Apparently, one of Schmidt's successors as Chairman of Philosophy at Carleton College had the job of preparing a draft obituary notice and wrote the following additional comments which were not published in the above newspaper article (cf. [6]):

``At a time when few scholars knew of the new developments in logic
and mathematics, even before Russell and Whitehead published Principia
Mathematica, he was lecturing on the logical foundations of
mathematics .... The general orientation of his thinking was

The Carleton archival sources are not entirely consistent on what happened to Professor Schmidt after 1908 and before he obtained an appointment at Carleton College as Acting Professor of Philosophy during 1927--28, then Professor and Chairman of Philosophy from 1928--1946, after the previous chairman, Professor John Boodin, received an offer from U.C.L.A. Mention is made that Schmidt had taught at Tufts, Northwestern, and possibly a second time at Harvard before coming to Carleton in 1928. This is partially confirmed by Schmidt's publication in 1913 in the Journal of Philosophy which lists Tufts as Schmidt's academic affiliation and the article in 1912 which lists Cambridge, Massachusetts as Schmidt's academic affiliation. Also Schmidt did some lecturing at Columbia University after his retirement from Carleton. Already by 1910 the Schmidt's were summering in Tamworth, New Hampshire, where Schmidt was to live in retirement until his death on August 26, 1961 at the age of 87. The Carleton materials also indicate that Dr. Schmidt continued his early interest in music, writing music criticism and remaining a skilled pianist. He was a loyal supporter of the Minneapolis Symphony Orchestra and a friend of the conductor Dmitri Mitropoulos of the orchestra. Schmidt's daughter Baldura Lindemann became a pianist as well; the Carleton archival material contains a newspaper article describing a recital which she presented on the Carleton campus in 1946. This review indicates that Mrs. Baldura Lindemann studied in New York and London for part of her training.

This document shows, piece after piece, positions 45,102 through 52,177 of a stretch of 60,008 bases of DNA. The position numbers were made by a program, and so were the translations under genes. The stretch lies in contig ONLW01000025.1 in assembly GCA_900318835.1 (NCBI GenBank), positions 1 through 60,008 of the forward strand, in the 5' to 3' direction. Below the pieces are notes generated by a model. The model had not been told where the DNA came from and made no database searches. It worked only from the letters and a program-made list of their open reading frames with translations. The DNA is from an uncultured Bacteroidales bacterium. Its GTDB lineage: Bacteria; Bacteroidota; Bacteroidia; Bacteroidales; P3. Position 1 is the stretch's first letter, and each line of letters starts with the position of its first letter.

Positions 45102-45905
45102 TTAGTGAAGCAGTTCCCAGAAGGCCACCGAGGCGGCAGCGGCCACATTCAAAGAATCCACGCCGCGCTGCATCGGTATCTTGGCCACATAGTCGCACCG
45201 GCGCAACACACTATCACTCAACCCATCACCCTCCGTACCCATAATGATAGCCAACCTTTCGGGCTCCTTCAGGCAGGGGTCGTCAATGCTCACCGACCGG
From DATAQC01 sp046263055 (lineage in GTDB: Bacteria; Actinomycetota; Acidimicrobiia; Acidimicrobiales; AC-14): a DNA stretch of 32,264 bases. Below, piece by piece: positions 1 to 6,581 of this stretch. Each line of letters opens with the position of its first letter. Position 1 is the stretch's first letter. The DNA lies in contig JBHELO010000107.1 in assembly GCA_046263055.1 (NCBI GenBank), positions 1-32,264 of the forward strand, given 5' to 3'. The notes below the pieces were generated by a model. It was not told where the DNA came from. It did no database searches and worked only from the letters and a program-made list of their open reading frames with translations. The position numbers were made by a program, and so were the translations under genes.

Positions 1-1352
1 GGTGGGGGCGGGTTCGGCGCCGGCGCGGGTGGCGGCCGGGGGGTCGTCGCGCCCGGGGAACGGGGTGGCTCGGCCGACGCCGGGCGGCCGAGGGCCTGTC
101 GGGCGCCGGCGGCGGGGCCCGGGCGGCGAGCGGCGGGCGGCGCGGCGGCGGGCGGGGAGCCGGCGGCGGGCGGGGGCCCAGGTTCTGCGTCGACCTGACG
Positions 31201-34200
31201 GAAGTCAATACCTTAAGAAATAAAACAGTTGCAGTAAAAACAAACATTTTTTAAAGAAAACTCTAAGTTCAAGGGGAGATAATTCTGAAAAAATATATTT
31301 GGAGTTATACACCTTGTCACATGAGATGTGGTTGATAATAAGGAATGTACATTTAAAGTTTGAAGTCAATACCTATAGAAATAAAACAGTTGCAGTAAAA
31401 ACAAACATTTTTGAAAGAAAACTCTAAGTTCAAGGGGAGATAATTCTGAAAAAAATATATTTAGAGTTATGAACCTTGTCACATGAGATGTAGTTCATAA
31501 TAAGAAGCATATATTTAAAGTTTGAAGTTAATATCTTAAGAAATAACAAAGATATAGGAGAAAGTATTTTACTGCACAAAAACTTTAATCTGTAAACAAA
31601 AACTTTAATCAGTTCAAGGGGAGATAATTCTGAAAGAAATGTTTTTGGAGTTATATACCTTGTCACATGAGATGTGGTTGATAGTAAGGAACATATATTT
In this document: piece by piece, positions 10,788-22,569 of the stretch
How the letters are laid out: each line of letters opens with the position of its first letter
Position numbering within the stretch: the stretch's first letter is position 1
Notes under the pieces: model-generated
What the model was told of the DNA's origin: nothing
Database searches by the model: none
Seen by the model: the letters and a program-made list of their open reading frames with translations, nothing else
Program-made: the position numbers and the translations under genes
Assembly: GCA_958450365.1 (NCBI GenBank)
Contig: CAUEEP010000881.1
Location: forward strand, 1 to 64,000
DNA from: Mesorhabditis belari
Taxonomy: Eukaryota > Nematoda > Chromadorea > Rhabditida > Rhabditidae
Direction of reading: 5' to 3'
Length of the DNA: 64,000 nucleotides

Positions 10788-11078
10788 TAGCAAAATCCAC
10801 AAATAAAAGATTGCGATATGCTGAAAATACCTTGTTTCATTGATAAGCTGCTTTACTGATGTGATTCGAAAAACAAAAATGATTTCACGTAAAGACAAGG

Dr. Schmidt's successor, Dr. Herbert Keppel, who was the Professor of Mathematics and Astronomy from 1908--1918 had the following background as described in the 1909 University Record:

			Professor of Mathematics and Astronomy

A.B., Hope College, 1889; Graduate Student, Clark University, [Worcester,
Massachusetts], 1892-1895; Mathematical Fellow, Clark University, 1893-1895; 
Instructor of Mathematics, Northwestern University, 1896-1900; Mathematical 
Fellow, Clark University, 1900-01; Ph.D. [Clark University], 1901; Instructor
in Mathematics, Northwestern University, 1901-1908; Present position, 1909---}

We have learnt from the Library Archives at Clark University that the title of Keppel's thesis is ``The Cubic 3-Spread Ruled with Planes in 4-fold Space,'' although the thesis itself is a lost document at the Clark Library.

In [7, p. 163], the following comments are made about Clark University, where Dr. Keppel took his graduate work. G. Stanley Hall, who first taught philosophy at Johns Hopkins in 1881 was later approached and asked to found Clark University as follows:

``In 1881 Hall's efforts to professionalize American scholarship took
another step forward with the sudden opportunity to establish his own
university.  Jonas Clark, a businessman who had made a fortune as a San
Francisco merchant during the gold rush, came back to his native Worcester,
Massachusetts, offering to endow a great university.  He chose Hall to be
the founding president.  Hall, in turn, convinced Clark that the university
should be a Johns Hopkins without undergraduates, apparently to Hall the
best of all possible worlds.

Although Clark University started with great promise as the nation's first
purely graduate institution, it soon fell upon hard times.  Jonas Clark,
after showing somewhat too much personal interest in the enterprise during
its first years, in 1892 lost interest entirely.  Philanthropists were not
likely to be deeply interested in pure academic research, without undergraduate
colleges to provide both a justifying moral purpose and more immediate community
service. Much of Hall's fine faculty abandoned Clark for the new University of
Chicago, more securely endowed with Rockefeller money.  Hall was left with little
more than a graduate program in psychology.''

It is interesting that Dr. Keppel turns up in the very first Bulletin of the American Mathematical Society 1 (1894--95) on page 127 with the following announcement:

``A graduate student at Clark University, Mr. H. G. Keppel, is taking a
series of photographs of the mathematical models and portraits of
mathematicians to which he has access. It will include stereoscopic
views of about one hundred different models. Among the portraits
already photographed are likenesses of Sophie Kovalevsky, Gauss, Abel,
Euler, Newton, Laplace, Lagrange, John Bernoulli, Borchardt,
Kronecker, Cayley, Benjamin Peirce, Kummer, Steiner, Monge,
Lobachevsky, Bessel, Abbe Moigno, Mobius, Fourier, Fermat, Jacobi, De
Morgan, Galileo, Huygens, Lambert, Arago, Tycho Brahe. Applications
for copies of Mr. Keppel's pictures may be addressed to him and will